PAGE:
Of Moose and Minarets

“Oh, the Yukon. I’m planning a moose hunting trip there.”

Not the expected response from a Turkish rug salesman, as one wanders through the narrow cobblestone streets of Istanbul’s historic district, Sultanahmet.

I felt far from my northern home while sweating in mid-May temperatures of nearly 20 degrees Celsius.

I had assumed that my quick retort of, “Yukon”, to the persistent salesman’s question “Hey lady, where you from?” would allow for a polite escape as he puzzled over this strange word.

In surprising reality, not only did this man instantly know where I was talking about, but seconds later he had a Yukon travel magazine pulled from under the table.

My wary tourist stance gave way to intrigue as Omer explained his connection to the North of North America in his Turkish-Kiwi accent.

Yes, Turkish-Kiwi, because not only was he fully aware of Northern Canada and our abundance of ungulates, this man had perfected his English during a decade of life in New Zealand.

From New Zealand’s mountains, he returned to the heart of Istanbul to help with the family business—aKilim shop. The business restores antique rugs and sells not only to tourists but also to overseas American carpet connoisseurs.

We sipped on apple tea, a drink shared amongst Turkish friends, as Omer spoke of his Canadian travel and hunting plans.

This blend of cultures and cosmopolitan knowledge is not uncommon for Turkish locals.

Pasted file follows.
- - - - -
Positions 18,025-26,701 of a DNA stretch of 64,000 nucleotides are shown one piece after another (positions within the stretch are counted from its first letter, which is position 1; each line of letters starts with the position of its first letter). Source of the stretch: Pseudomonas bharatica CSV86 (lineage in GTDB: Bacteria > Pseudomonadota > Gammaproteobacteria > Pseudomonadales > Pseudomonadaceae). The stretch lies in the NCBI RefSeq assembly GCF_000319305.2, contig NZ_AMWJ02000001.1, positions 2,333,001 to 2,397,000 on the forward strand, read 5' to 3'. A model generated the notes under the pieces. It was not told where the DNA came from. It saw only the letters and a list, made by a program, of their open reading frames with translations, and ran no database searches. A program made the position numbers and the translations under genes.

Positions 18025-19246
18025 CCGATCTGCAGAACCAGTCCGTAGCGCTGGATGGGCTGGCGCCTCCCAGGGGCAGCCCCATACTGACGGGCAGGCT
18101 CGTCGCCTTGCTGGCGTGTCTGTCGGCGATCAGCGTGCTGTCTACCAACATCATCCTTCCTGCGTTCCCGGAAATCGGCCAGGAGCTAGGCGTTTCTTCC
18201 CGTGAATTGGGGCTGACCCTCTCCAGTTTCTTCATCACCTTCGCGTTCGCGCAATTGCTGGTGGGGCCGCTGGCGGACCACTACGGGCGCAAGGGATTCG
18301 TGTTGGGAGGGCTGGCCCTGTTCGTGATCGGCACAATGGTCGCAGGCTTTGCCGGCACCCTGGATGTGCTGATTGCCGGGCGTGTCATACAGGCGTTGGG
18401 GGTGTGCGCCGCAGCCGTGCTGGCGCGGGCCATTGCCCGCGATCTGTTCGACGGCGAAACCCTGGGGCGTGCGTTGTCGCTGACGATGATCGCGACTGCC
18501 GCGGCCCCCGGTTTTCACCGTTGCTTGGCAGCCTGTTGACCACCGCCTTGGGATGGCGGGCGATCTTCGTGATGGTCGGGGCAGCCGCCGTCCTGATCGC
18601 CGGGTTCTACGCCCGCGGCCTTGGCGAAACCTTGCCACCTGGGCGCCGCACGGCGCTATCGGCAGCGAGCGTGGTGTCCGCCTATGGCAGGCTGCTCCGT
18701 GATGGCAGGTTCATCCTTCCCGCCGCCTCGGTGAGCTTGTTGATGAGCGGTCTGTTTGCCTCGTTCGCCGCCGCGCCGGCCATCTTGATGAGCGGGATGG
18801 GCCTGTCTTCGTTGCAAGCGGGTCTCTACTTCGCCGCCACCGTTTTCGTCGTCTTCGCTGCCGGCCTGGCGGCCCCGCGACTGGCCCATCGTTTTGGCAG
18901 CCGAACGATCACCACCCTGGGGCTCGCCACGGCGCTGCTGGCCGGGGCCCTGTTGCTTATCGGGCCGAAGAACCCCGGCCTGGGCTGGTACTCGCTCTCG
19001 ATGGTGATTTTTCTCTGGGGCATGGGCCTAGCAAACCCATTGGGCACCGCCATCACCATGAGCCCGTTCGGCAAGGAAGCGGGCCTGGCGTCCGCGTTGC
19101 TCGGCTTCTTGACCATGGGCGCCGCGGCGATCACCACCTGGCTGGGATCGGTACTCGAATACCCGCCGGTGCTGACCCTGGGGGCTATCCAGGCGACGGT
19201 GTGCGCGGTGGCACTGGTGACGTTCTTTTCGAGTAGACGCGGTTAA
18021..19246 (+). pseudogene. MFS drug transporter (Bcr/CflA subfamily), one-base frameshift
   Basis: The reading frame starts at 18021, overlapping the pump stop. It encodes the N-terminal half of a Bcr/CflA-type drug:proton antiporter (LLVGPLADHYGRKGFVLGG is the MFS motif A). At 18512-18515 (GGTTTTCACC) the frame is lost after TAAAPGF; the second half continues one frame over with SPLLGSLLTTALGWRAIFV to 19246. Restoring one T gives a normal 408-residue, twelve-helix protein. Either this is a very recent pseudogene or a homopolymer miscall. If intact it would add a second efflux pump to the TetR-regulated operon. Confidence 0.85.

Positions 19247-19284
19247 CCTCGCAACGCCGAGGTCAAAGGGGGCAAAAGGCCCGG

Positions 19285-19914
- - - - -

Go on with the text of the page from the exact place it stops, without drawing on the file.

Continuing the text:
Turkey is a thoroughly Islamic nation, its city skylines spotted with minarets from the many mosques.

And as my first visit to a Middle Eastern country, the view of these beautiful domed buildings covered in timeworn hand-painted tiles was astounding.

My eyes gradually grew used to their sight and my ears to the calls announcing five daily prayers.

Then I noticed the modern buildings and transportation that supports a blossoming tourist industry. This juxtaposition of cultures and contrast of old and new continued for the duration of my visit, along with influences from both of Turkey’s continents, Europe and Asia.

Four months prior, I had been struck by this continent-straddling geographic realization. On the phone with a travel agent, she explained how many flight points I needed for a European flight.

Insisting that I was travelling to Turkey, not Europe, it slowly dawned on me. I discreetly peered at the maps of my near-mint travel guide, quit my insisting, and booked the flights: Whitehorse, Vancouver, Frankfurt, Istanbul—return!

I was indeed heading to a uniquely Eurasian country and would have the best of both worlds!

I am not alone in this realization that Turkey is quite accessible from most European countries. A short flight from Frankfurt brought me to the capital, Istanbul.

In the past decade, Turkey has made noticeable efforts to be recognized as a quality tourist destination.

Not only are the culture, history, and culinary offerings impressive, but also transportation and accommodation continually pleased my travelling companions and me.

During the three weeks, I experienced bustling city life with hidden gems of hammams (Turkish bath houses), colorful markets, neck-craning mosques, and seaside strolling.

I trekked along the Lycian Way’s Mediterranean coast with tortoises and goats as companions and small villages as respites from the trail.

Finally, I visited the spectacular Cappadocia region, a land of fairy chimneys, hot air balloon rides, and hours of hiking and bike riding in valleys of statuesque volcanic remnants.

I sincerely hope that other Yukoners will take advantage of our direct flights to Europe and then continue a tad farther to the interesting lands of the Middle East.

And if, upon your return, you meet a man named Omer wearing a fez, offering you baklava, while hunting moose on the McQuesten River, you may simply unfold your Turkish tourism brochure and inquire about tapestries.

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